Labour's proposed reform to the voting system for the House of Commons, the so-called Alternative Vote, would, in current circumstances, prove just as ineffective at reflecting the order of the parties as the existing system.
A latest poll puts the Conservatives first on 32%, just ahead of the Liberal Democrats on 31%, while Labour are behind in third place with 28%.
However, under the current system such a result would probably mean Labour would come first in seats with a tally of 268, the Conservatives second with 238, while the Liberal Democrats would clearly be third with just 112. The Liberal Democrats would lose out so badly because their votes are geographically too evenly spread.
Labour do so well because Labour-held seats on average contain smaller electorates, a feature compounded by the fact that turnout tends to be lower in the party's strongholds.
Under the Alternative Vote the Liberal Democrats would fare much better. Under this system voters place candidates in rank order — 1, 2, 3 and so on. If no candidate wins 50% of the first-preference vote, then the votes of candidates at the bottom of the poll are redistributed in accordance with those voters' second preferences, and so on, until someone passes the 50% mark.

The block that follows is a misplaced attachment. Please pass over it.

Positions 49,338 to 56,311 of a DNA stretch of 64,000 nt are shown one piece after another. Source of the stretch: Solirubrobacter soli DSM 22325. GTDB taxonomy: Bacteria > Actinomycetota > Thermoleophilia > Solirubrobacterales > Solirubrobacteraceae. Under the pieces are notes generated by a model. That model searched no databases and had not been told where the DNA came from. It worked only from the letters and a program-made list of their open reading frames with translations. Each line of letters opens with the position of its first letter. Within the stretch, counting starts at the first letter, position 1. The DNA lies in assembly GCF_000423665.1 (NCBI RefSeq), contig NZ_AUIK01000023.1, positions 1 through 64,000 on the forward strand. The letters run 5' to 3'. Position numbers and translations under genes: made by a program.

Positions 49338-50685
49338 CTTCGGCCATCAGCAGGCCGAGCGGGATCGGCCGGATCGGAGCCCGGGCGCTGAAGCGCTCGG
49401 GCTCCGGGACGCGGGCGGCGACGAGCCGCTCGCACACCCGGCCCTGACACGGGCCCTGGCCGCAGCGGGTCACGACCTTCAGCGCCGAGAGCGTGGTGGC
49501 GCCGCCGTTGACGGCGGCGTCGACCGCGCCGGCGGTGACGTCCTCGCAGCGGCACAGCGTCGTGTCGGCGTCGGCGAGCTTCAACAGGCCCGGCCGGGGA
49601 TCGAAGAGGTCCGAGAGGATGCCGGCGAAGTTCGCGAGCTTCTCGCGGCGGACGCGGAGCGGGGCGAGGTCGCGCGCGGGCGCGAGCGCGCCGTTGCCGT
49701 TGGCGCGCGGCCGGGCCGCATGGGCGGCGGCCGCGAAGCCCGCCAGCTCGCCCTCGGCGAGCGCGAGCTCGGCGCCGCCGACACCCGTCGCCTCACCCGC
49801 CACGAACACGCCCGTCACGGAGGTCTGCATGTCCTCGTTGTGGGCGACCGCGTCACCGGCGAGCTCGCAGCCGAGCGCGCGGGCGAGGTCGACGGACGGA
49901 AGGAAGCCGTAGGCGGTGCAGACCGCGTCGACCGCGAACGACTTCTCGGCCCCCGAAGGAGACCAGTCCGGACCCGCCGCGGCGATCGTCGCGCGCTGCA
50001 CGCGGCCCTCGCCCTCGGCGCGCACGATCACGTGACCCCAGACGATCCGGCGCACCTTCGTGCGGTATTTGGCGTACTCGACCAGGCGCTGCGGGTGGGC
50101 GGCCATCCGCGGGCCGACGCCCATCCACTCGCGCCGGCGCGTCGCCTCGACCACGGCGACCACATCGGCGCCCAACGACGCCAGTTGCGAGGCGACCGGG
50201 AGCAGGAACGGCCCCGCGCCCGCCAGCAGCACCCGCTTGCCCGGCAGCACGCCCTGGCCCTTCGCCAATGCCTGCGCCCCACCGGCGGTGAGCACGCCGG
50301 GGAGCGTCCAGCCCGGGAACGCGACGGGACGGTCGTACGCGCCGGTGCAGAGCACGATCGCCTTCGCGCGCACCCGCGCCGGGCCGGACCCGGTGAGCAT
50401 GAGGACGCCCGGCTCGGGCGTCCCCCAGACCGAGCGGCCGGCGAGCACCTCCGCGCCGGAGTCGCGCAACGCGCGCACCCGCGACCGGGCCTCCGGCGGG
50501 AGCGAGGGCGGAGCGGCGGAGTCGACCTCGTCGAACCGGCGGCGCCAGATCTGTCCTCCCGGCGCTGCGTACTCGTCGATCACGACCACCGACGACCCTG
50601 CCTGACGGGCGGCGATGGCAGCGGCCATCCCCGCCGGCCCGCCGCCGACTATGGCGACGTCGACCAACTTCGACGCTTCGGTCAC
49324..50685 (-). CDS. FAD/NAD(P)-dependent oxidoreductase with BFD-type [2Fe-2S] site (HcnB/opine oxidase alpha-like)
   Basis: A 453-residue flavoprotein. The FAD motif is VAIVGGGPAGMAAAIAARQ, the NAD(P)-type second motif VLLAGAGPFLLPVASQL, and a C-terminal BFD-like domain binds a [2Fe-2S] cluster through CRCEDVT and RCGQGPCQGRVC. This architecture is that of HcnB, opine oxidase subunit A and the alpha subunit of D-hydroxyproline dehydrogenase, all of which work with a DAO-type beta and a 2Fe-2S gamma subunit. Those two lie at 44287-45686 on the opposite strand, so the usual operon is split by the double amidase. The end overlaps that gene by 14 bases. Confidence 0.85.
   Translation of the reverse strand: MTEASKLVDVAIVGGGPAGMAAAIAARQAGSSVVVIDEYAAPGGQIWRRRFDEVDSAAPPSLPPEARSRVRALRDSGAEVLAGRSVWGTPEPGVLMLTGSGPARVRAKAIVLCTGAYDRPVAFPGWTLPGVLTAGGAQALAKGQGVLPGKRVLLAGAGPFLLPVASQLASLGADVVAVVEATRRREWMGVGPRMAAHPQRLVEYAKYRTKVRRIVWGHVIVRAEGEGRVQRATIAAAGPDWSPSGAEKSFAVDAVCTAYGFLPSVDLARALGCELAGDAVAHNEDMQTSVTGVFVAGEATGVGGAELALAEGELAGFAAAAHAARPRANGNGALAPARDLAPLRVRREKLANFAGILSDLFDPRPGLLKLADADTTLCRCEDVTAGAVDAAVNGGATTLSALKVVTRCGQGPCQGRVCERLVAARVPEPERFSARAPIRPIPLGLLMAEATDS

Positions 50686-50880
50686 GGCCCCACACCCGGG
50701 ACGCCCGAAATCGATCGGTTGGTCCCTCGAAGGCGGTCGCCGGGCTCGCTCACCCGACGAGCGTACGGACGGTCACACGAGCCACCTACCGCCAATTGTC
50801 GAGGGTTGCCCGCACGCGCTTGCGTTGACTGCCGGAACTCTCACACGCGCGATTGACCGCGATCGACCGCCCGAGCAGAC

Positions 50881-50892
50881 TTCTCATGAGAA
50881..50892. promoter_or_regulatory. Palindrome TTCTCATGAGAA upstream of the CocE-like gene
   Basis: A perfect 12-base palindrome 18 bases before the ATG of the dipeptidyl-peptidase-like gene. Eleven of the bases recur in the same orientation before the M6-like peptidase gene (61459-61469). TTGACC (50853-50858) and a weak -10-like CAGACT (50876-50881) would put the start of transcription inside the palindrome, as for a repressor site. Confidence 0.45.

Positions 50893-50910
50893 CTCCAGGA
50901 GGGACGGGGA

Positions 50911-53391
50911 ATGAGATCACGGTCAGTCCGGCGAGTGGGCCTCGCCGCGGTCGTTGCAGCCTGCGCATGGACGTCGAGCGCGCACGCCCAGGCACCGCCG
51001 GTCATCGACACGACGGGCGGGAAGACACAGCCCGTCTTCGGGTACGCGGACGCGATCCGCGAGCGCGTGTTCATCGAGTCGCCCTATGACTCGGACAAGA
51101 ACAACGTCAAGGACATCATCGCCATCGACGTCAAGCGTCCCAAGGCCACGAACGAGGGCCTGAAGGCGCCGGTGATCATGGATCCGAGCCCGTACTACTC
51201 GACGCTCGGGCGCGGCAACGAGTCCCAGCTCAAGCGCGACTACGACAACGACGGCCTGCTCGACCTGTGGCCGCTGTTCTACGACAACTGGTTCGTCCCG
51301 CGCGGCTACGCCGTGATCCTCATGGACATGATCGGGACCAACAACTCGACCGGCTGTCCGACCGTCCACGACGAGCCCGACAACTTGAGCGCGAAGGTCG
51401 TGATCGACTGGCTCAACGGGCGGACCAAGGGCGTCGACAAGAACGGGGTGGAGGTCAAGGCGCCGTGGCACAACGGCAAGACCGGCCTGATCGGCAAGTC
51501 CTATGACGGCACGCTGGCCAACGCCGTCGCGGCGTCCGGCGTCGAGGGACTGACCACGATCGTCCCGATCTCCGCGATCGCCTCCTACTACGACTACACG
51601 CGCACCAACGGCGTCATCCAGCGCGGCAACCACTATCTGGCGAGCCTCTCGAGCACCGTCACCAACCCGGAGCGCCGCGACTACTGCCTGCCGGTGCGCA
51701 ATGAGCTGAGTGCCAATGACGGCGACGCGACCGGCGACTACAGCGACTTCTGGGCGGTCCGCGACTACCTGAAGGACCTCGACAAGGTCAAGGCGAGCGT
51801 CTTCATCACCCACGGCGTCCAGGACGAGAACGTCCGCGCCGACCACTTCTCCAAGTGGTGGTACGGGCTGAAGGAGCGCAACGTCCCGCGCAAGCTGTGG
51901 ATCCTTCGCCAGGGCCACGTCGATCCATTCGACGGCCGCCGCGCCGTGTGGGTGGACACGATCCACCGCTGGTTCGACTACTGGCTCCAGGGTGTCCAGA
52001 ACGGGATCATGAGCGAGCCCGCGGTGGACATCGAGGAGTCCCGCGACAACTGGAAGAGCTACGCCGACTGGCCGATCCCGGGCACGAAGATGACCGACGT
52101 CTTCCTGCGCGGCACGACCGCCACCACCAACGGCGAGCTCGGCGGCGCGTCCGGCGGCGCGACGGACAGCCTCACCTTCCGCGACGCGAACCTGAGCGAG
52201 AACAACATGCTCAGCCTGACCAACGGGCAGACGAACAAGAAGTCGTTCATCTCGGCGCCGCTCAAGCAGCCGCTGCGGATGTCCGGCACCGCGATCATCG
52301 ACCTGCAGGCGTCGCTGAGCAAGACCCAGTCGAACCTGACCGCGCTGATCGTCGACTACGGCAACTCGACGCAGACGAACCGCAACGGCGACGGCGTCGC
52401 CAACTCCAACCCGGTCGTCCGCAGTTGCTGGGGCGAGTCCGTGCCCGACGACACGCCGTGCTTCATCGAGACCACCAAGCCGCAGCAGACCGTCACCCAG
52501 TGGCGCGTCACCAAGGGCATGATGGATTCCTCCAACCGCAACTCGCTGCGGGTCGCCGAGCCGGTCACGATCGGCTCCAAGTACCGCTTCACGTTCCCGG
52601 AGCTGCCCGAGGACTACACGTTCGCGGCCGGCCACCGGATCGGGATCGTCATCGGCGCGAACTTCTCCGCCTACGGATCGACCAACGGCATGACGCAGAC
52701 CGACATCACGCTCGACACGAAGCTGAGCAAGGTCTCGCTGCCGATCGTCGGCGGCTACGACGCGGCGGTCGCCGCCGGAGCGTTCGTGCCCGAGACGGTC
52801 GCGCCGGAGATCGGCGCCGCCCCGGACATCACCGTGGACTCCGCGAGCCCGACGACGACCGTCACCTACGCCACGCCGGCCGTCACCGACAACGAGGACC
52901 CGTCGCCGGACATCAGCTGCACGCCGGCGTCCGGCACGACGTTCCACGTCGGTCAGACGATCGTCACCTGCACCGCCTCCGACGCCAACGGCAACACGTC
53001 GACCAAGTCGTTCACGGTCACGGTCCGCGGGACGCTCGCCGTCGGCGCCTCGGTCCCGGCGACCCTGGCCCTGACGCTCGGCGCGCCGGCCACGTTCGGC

Nick Clegg's party tends to be everyone's second choice. As many as 68% of Labour supporters say they would give a second-preference vote to the Liberal Democrats, as do 41% of Conservatives.
So if the Liberal Democrats are running second in a constituency, they can hope to leapfrog into first place on the back of second preferences cast by third-placed Conservative or Labour supporters.
The party might win up to twice as many seats — 217 — as they would under the current system.
John Curtice is professor of politics at the University of Strathclyde